Tuesday, December 28, 2010
The lambing pens are lined with hay, waiting for our Christmas babies to arrive. The rams obviously did some work before we locked them up in August, because there is a ewe or two with a distinctly swelling udder. They are “bagging up”, as the Farmer says. That is a rather indelicate way to describe the situation. Most of our ewes are due to lamb in April.
Our cows are also due to give birth any day now. Ginger, Betty, Julie and Mocha each took turns dancing with Young Angus when he arrived last spring. However, according to the Farmer, they are not bagging up. But that doesn’t mean anything. Betty didn’t bag up the last time she gave birth to a huge calf either. She just let out a long, low mooo one morning and twenty minutes later she was licking her newborn clean.
In order to make things as comfortable as possible for our four bovine mothers-to-be, the Farmer has closed them off in their own field on the far side of the barn, There they have their own water supply, an open pasture and part of the barn for shelter.
This weekend the Farmer decided to cut the huge beams that make up the half-wall in the turkey pen. This large, open room is ideal for the cows, and now they can get in. Within half an hour of the Farmer’s renovations, Ginger and Julie had moved in to the new space. They are the smart ones, I think.
The cows are feeding now on wrapped hay that smells like whiskey. The fermentation process has left the silage rich and scented. They chew slowly, savouring the flavour.
So we will go out in the morning and evening now to check on the animals. I hope they don’t all give birth at once. I hope things go without complications, as planned. We selected a bull that would produce smaller calves that grow quickly after birth. I don’t want to deal with any calves getting stuck during birth when I’m the only one at home. It would be just my luck to have this sort of thing happen.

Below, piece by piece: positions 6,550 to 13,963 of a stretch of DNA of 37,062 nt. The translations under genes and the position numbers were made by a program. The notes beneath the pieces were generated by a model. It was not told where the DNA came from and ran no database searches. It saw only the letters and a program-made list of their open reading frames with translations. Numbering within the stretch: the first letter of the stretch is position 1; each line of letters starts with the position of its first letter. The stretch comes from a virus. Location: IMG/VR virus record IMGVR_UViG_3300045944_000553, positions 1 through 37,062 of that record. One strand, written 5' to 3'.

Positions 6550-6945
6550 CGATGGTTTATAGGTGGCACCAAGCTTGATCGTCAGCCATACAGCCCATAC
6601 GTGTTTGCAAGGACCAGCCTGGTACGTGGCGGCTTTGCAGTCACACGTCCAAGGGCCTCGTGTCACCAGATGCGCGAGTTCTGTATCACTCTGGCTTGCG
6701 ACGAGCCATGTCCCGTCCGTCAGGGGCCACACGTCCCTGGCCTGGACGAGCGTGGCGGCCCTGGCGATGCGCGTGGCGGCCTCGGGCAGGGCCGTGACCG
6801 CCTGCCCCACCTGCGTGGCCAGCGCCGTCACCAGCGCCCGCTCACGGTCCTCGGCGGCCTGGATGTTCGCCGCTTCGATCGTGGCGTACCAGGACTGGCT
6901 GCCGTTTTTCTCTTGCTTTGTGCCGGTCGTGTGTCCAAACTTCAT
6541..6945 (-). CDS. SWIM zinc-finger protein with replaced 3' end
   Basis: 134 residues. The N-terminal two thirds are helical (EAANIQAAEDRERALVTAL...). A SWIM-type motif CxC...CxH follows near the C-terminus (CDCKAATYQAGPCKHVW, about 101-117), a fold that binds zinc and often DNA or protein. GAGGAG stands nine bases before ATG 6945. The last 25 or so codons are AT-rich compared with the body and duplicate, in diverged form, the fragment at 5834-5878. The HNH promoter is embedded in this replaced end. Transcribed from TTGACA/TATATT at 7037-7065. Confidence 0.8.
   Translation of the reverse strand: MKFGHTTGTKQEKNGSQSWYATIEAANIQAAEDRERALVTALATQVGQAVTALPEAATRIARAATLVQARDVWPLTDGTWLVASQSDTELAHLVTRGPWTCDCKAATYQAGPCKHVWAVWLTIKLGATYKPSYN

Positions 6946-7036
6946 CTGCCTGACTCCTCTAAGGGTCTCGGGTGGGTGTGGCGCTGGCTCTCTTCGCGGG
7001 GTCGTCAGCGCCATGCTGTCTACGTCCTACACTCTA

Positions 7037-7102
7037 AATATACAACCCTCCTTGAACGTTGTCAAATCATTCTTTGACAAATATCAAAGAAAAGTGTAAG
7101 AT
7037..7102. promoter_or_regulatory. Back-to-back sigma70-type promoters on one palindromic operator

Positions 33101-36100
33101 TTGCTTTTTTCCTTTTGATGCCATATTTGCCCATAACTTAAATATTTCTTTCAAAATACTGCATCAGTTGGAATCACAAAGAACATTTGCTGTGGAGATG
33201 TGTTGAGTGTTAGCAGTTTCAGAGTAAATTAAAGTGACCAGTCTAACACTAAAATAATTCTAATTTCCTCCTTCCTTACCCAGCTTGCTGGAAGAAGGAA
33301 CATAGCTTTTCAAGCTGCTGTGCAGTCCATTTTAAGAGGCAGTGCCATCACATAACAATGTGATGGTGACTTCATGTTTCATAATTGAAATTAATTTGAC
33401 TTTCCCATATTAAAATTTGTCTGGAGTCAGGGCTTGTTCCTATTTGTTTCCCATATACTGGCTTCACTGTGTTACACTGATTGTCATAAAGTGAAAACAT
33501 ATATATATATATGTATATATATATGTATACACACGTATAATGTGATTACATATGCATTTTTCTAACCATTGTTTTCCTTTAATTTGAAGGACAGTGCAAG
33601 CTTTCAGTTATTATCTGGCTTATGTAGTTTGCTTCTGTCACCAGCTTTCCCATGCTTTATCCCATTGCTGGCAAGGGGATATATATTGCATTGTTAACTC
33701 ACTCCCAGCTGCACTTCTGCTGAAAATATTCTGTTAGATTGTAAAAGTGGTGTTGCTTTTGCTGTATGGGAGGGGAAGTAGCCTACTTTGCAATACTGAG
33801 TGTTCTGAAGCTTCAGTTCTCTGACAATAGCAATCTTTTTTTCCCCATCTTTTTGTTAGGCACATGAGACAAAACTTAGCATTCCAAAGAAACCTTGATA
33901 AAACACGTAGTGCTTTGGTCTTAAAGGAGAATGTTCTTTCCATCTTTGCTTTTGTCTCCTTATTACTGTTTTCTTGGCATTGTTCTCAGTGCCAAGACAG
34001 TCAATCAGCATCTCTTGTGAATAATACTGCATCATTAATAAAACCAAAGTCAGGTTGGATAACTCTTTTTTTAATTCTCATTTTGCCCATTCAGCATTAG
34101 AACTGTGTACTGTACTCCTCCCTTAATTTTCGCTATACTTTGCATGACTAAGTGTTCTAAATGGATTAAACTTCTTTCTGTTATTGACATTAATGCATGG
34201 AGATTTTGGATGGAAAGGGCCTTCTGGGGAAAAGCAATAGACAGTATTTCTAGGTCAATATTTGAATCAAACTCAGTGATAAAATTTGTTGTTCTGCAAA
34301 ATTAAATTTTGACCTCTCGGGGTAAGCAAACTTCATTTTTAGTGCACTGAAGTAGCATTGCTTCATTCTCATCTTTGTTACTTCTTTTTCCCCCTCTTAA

Misty is supposed to be pregnant, but we still don’t have that confirmed. Perhaps when we have the vet in to assist with the cow births, we will get him to do a preg check on Misty at the same time.
I have to go to Rooney’s to stock up on calf bottles and milk replacer. I keep this at the ready in case a ewe gives birth to multiples. Inevitably there will be a runt lacking the rooting instinct, and I will have to feed it with the bottle. During the first 24 hours, that milk must be colostrum straight from the mother, or the chance of survival is very slim. As much as I try, however, I cannot get enough milk from a ewe to fill an eye-dropper. The Farmer has to climb into the pen, tackle the mother and steal her milk. He can get an inch or two of colostrum in no time, and then I fill the big syringe to feed the baby.
Ideally, after a week or so, the runt will regain his strength and catch on to the routine of feeding from his own mother. If he doesn’t, I have to train him to feed from the bottle that I strap to the side of the pen. This method has worked, in the past. We are in the business of growing healthy sheep here.
If the cows need help feeding their babies, we will supplement their feedings also. I will buy my supplies, and wait. They can come now – I am ready.
Posted by Diana Leeson Fisher at 2:38 PM